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Education

Summer and after-school programs may face government funding cuts




Teacher Arlene Lebowitz assists a student in her third-grade class during summer school July 2, 2003 in Chicago, Illinois.
Teacher Arlene Lebowitz assists a student in her third-grade class during summer school July 2, 2003 in Chicago, Illinois.
Tim Boyle/Getty Images

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Many students across California are officially back at school, although some never left because they attended summer school.

But now, the Trump administration is proposing cuts that put summer school in danger.

"They're interested in de-funding the 21st-century community learning centers," says Deborah La Torre, associate with UCLA’s National Center for Research on Evaluation, Standards and Student Testing. "This program helps to fund both summer schools and after-school programs within the state of California and other states."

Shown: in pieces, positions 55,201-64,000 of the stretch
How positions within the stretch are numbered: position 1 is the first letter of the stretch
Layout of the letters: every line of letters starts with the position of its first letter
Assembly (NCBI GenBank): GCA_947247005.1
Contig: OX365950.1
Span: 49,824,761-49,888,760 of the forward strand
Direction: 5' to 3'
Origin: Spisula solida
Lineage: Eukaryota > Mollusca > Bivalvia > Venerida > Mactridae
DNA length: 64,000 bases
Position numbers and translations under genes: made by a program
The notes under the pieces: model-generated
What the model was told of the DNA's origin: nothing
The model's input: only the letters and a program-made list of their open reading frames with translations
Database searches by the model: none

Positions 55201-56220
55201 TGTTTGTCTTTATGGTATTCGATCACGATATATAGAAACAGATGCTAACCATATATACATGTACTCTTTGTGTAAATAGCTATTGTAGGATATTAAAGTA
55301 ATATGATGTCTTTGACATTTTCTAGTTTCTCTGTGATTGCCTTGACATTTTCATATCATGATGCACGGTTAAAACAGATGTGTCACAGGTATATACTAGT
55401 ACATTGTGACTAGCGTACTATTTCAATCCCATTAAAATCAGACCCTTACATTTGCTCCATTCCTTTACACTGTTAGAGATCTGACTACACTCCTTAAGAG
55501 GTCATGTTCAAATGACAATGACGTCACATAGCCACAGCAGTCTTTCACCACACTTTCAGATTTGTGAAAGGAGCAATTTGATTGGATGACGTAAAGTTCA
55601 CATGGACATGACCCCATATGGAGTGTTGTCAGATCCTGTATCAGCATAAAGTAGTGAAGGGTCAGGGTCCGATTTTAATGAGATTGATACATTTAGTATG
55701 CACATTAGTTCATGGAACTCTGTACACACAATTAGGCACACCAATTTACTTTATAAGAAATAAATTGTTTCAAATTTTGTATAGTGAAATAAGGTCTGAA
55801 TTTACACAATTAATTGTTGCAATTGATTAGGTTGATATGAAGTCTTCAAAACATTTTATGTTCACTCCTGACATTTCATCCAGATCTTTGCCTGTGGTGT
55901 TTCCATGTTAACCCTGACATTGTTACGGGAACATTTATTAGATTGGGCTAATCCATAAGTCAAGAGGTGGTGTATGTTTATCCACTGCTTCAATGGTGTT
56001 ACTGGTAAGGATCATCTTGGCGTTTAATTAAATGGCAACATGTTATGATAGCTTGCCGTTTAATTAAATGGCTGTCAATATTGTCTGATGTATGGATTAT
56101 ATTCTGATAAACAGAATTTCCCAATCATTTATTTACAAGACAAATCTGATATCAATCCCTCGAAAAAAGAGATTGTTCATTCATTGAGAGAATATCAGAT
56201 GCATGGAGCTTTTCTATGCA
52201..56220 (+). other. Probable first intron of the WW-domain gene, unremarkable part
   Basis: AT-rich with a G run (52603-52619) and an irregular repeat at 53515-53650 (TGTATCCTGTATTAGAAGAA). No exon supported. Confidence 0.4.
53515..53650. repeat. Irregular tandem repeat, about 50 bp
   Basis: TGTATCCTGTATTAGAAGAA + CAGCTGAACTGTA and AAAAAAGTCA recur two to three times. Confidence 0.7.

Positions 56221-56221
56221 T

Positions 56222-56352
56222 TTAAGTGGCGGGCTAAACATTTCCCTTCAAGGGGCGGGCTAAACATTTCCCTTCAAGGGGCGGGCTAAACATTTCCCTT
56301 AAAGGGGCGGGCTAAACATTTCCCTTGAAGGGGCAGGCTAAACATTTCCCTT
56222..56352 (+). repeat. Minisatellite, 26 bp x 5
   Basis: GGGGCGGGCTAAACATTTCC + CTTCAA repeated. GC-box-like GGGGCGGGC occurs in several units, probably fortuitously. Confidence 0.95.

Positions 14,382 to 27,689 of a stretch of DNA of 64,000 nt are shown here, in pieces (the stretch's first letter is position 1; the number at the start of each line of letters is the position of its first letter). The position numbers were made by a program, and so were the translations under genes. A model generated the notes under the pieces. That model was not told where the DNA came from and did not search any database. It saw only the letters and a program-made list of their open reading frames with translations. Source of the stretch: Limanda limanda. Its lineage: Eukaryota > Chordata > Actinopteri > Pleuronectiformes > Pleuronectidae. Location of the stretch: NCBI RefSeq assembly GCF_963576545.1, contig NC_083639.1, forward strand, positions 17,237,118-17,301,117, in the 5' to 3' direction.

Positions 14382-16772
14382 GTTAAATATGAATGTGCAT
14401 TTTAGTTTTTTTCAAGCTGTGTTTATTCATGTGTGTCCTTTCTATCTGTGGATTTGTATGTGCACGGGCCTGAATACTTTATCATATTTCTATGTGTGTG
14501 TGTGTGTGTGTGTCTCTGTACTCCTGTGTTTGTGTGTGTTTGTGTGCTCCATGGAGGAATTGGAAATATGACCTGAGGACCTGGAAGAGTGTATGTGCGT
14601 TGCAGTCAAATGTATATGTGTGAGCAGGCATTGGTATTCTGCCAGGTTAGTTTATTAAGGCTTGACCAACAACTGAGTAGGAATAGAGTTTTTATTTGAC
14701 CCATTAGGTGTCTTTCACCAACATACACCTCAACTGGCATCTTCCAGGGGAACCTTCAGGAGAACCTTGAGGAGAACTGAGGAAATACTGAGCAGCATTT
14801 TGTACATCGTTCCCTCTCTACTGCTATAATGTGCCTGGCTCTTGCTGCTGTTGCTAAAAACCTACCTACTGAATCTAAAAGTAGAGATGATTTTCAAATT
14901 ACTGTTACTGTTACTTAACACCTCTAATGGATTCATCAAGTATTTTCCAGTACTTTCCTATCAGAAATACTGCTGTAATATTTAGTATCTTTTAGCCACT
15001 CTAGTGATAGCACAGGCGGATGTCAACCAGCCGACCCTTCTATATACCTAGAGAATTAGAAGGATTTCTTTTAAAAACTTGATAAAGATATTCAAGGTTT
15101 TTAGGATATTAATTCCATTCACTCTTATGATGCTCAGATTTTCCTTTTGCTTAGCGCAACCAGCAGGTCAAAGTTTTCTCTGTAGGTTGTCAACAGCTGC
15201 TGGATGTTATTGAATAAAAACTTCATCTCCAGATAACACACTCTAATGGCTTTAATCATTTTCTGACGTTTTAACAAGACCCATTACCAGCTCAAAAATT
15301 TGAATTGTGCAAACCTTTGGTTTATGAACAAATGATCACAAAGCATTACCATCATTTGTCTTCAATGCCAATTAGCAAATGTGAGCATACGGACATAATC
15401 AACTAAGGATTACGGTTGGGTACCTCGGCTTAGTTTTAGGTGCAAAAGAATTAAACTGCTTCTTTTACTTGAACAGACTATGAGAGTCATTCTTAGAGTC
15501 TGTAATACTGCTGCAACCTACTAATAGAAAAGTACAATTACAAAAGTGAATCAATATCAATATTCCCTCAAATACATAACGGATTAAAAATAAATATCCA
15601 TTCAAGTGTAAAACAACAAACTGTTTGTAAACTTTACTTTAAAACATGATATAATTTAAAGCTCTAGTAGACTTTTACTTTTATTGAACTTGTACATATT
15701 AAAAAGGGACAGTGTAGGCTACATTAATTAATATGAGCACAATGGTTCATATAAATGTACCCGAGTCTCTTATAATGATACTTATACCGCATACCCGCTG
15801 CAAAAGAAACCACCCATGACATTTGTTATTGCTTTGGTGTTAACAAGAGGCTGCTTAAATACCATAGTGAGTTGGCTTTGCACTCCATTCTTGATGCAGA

All of the federally- and state-funded programs in California are required to have certain components.

"They're required to have homework help. They're required to have academic enrichment," says La Torre. "[Kids are] less likely to drop out of school or have issues in school if they attend after-school programs on a regular basis."

And hundreds of these kinds summer programs in California stand to lose millions of dollars in federal funding.

Listen to the interview with La Torre live on KPCC at 9:20 a.m.